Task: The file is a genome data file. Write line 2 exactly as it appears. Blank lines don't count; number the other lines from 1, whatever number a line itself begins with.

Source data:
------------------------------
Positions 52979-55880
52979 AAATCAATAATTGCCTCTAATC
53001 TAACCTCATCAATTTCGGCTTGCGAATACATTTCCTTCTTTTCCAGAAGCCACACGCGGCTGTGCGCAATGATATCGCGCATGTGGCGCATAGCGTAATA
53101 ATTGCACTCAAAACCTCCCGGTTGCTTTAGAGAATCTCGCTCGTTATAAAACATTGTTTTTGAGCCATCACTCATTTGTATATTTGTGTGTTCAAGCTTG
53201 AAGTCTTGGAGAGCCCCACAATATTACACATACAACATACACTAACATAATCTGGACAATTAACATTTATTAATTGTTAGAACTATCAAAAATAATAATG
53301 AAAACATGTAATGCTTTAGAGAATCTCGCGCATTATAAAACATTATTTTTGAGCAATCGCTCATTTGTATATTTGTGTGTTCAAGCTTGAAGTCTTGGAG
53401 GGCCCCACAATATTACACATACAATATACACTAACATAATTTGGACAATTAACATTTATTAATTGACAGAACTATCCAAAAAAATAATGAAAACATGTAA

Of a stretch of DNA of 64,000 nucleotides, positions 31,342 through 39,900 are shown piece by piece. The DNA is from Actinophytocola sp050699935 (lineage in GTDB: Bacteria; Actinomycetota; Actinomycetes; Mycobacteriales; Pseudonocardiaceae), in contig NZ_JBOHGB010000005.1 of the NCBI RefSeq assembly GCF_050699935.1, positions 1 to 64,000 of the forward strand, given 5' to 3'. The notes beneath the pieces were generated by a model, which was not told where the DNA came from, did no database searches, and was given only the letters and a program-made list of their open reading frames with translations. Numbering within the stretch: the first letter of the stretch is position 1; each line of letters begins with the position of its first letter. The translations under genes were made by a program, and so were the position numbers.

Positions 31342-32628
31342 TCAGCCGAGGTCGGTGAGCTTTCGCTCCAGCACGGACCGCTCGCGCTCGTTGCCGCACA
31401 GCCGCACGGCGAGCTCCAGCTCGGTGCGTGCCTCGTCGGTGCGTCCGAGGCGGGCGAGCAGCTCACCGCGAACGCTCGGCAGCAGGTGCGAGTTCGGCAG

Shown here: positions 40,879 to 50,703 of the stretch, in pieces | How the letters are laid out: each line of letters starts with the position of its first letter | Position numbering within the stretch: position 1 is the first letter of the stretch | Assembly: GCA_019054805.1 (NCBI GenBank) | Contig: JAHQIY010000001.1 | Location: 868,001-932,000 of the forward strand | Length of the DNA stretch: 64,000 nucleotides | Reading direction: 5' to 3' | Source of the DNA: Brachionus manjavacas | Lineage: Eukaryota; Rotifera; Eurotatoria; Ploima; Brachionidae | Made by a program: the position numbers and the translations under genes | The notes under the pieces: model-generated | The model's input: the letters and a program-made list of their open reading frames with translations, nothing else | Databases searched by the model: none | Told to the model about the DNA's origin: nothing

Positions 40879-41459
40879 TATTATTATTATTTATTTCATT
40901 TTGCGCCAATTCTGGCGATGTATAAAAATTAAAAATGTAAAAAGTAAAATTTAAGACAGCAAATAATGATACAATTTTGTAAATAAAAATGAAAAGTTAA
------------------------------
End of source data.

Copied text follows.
52979 AAATCAATAATTGCCTCTAATC